Latest News 2017 May Evidence Discovery Is Why You Need a Defense Attorney

Evidence Discovery Is Why You Need a Defense Attorney

In any criminal law case, the defendant has a right to the prosecutor's evidence in a procedural period known as "discovery." Discovery is how defendants learn what the prosecution plans on using against them in their case, and usually starts immediately following your formal charges. However, defendants have access to certain files (citations, arrest records, dash cam footage, and others) prior to being charged in a procedure known as "informal discovery."

Seems simple enough—you ask the prosecution for evidence and they give it to you, right?

Not so much.

There are two basic types of evidence: Brady material (or relevant) evidence and everything else. Brady material is evidence that offers "significant aid" in support of the defendant's case or a lesser punishment. This includes exculpatory evidence, which is any evidence that shows that the defendant was incapable of committing the crime he or she is being charged with. This could include alibis, witnesses, video evidence, photos etc.

Brady materials also include things that simply weakens the prosecutor's narrative. For instance, if the prosecution offers their key witness against you a plea deal to testify, that weakens the credibility of the witness. That's now considered Brady evidence because it supports the defendant's case.

What makes Brady disclosure different from other forms of evidence is that the courts require the prosecutor's office to disclose it. All other forms of evidence must be requested to be retrieved, but defendants are automatically entitled to Brady material disclosure.

So If I'm Entitled to Evidence, Why Do I Need a Lawyer to Request It?

In a perfect world, the prosecution would abide by every rule and burden asked of it. However, it is far from a perfect world, and having a lawyer on your side helps ensure a fair trial.

It's possible for prosecutors to (both intentionally and unintentionally) withhold evidence from the defense. Prosecutors are ultimately responsible for the disclosure of Brady material or lack thereof in any given case—so even if they were unaware that exculpatory evidence was in their possession (say, a police investigator made a deal the assistant DA was unaware of), it's considered a Brady violation.

If the defendant is convicted, then the prosecution is found to have withheld evidence (even accidentally), the defendant is usually granted a new trial. However, identifying a Brady violation is something very few people can catch—unless they're highly familiar with criminal law. It's part of a defense lawyer's duty to recognize when a Brady violation takes place and to take action on it.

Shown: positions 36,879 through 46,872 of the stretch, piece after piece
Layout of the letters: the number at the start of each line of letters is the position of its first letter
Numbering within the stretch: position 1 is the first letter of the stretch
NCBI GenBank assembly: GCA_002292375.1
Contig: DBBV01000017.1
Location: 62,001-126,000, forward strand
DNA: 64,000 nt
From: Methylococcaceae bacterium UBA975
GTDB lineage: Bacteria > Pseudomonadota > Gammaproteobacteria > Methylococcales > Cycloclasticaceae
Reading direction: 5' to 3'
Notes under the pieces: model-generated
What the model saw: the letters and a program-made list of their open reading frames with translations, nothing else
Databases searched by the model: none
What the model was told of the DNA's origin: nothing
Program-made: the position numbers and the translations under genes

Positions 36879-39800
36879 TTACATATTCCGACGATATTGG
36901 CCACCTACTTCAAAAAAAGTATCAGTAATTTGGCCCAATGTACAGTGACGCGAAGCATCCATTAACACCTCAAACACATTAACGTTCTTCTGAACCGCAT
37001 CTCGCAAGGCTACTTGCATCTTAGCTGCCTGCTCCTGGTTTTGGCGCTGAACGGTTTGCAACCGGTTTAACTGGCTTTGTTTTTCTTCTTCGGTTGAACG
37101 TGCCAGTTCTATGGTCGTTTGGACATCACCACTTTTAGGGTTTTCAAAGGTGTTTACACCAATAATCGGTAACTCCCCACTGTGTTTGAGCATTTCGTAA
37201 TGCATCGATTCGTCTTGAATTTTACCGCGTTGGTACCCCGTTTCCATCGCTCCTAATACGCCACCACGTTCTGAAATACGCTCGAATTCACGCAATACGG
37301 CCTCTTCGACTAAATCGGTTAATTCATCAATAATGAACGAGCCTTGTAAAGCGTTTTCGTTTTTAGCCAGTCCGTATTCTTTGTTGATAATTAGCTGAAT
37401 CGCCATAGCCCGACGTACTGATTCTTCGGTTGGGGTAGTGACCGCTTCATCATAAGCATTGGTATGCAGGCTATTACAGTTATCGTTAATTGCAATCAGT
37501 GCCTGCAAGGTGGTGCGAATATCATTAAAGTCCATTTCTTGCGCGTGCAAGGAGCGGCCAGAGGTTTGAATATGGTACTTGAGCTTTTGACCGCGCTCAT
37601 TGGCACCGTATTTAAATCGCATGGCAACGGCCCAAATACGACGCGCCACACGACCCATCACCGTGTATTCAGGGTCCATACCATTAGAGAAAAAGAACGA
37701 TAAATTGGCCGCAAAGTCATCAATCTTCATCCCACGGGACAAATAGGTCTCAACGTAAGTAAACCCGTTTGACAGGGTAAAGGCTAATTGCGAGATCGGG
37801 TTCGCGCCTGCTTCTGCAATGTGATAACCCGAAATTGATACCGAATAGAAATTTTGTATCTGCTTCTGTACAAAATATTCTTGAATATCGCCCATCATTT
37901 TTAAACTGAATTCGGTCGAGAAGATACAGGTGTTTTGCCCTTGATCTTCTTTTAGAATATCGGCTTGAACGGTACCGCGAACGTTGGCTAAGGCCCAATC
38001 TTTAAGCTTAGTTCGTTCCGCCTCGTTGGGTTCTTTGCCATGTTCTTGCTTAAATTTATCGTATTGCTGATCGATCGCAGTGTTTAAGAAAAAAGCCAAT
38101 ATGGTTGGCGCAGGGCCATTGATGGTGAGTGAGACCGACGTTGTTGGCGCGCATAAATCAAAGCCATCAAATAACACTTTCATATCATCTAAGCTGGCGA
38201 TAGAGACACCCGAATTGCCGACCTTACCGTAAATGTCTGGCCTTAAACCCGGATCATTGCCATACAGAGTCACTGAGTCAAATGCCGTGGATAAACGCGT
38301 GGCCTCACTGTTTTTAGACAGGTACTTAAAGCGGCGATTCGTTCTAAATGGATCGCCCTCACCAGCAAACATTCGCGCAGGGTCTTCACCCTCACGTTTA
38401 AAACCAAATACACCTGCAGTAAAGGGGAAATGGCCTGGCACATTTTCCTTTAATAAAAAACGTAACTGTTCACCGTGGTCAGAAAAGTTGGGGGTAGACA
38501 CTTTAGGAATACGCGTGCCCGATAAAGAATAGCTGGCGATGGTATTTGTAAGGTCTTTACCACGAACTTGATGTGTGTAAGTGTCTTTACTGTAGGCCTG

Here's another compelling reason you need a lawyer:

Evidence on its own rarely exonerates a defendant. A lot of evidence is ambiguous—it suggests rather than directs. Evidence only provides the pieces, the "dots" of the case. A good lawyer knows how to build alternative narratives using those dots, presenting a case for the defendant's innocence based on the evidence. Good lawyers know how to use the prosecution's evidence to destabilize the prosecutor's proposed story.

Remember, criminal law requires juries to convict "beyond a reasonable doubt." Having a lawyer makes it far more likely to introduce doubt into your case.

The Defense Lawyer Is Your Shield Against Misconduct

It's a lawyer's job to know what evidence helps you, how to make less-obvious evidence strengthen your case, and to know what must be protested or requested. They know what's inadmissible and how to keep it from ever seeing trial. They know when the prosecution has made a mistake (or overstepped their bounds) and how to prevent it from affecting the case. They also know the rules of the court and its procedures—things like knowing where to go and who to go to in order to get what you need as quickly as possible.

Lawyers know how to "play the game." If you're facing a professional player on the other team, doesn't it make sense to have a pro on your team too?

The charges a person faces are far from a game—they're high-stakes, and they determine the direction your life takes for the next few years (at minimum). But when it comes to understanding the rules and how to make them work in your favor? You'll need a lawyer for that.